How do we measure impact in the social and behavioral sciences? This is a question that SAGE Publishing, the parent of Social Science Space, explores through various initiatives, such as the 10-Year Impact Awards and Social Science Space’s Impact in Action Writing Contest.
In a series of videos, three researchers discuss the “real-world” impact of their findings. By alerting governments to social issues, disseminating their research to those most directly impacted by the pandemic, and helping policymakers make informed decisions, these social and behavioral scientists are working to make positive change in the world.
With social mobility declining for the first time in generations, What Do We Know and What Should We Do About Social Mobility? has brought this problem to policymakers’ attention, catalyzing the creation of a national tutoring program in the United Kingdom.
The title’s author, Lee Elliot Major, the UK’s first professor of social mobility, believes that social scientists should measure the impact of their research through the quantifiable positive effects their work has on society. Recognizing that traditional methods of dissemination tend to reach older age groups, Major has been using social media to engage directly with young people suffering from decreased social mobility during the pandemic. His research focuses on helping disadvantaged youth improve their prospects and his other books include Social Mobility and Its Enemies and What Works? Major was awarded an Order of the British Empire in 2019.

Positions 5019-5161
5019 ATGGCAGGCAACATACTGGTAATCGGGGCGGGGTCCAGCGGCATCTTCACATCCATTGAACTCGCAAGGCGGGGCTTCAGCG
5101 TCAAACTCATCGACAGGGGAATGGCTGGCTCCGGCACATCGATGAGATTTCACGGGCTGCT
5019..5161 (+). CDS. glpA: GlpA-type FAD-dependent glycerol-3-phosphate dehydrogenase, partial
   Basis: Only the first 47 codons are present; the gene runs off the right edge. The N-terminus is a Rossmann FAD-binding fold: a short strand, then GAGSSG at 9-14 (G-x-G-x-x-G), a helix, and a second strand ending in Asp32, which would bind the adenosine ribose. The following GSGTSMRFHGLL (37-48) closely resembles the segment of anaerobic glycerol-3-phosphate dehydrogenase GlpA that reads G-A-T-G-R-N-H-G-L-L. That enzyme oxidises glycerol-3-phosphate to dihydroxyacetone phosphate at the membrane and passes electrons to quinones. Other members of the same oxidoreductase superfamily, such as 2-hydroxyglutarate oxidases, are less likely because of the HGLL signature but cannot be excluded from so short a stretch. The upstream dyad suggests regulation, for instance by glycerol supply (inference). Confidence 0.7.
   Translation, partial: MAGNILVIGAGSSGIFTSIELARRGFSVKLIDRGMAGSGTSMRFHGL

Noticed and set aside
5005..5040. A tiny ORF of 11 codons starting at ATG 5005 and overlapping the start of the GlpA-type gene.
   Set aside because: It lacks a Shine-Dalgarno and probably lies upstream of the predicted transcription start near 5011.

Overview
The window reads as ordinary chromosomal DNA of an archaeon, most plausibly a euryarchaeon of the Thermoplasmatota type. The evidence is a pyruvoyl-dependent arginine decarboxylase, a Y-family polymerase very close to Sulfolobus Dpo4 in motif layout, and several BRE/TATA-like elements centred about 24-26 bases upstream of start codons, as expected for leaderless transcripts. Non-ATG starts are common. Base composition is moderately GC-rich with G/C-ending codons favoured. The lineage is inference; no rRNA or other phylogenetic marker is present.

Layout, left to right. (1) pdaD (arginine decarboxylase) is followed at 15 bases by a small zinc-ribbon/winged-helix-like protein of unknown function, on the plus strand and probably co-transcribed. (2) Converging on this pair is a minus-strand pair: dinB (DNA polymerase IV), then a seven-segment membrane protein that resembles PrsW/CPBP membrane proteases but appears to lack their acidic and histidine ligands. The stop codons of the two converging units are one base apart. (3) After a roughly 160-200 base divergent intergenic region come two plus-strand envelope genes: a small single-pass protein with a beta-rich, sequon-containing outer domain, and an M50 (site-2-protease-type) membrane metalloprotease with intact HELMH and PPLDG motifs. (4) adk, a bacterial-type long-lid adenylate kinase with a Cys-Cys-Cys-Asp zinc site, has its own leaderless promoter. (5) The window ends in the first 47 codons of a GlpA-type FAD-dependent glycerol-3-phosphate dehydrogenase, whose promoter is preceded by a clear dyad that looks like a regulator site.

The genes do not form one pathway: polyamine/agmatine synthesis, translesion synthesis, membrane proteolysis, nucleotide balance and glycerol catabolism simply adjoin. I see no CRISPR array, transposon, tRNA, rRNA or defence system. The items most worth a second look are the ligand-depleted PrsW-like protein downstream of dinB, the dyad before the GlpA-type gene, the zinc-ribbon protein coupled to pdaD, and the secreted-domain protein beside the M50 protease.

In the United Kingdom, where workers’ priorities often can be overlooked in policy decisions, Dr. Melanie Simms’s book What Do We Know and What Should We Do About the Future of Work? has captured the attention of policymakers. Simms is currently working with the Scottish Parliament Information Centre, opening the door for more generative conversations between policymakers and researchers about labor rights and regulations.
Simms is the professor of work and employment at the University of Glasgow. Her research focuses on how young people transition into the labor force and how workers influence changes at work. She is also the author of Union Voices: Tactics and Tensions in the UK.
For most of the COVID-19 pandemic, human behavior has shaped the disease’s spread. But how do government officials persuade millions of people to stay at home and wear masks in public? Behavioral psychologist Jolanda Jetten wanted to provide information and guidelines for policymakers as quickly as possible. Written in three months and immediately published as a free-to-download PDF by Social Science Space, Jetten’s book Together Apart: The Psychology of COVID-19 was downloaded over 25,000 times in the days following its release. It was also distributed to UK cabinet members, who drew on Jetten’s research to refine the national approach to the COVID-19 crisis.
Jetten is a professor of social psychology at the University of Queensland specializing in social identity, social groups, and group dynamics. She has also authored Individuality and the Group: Advances in Social Identity.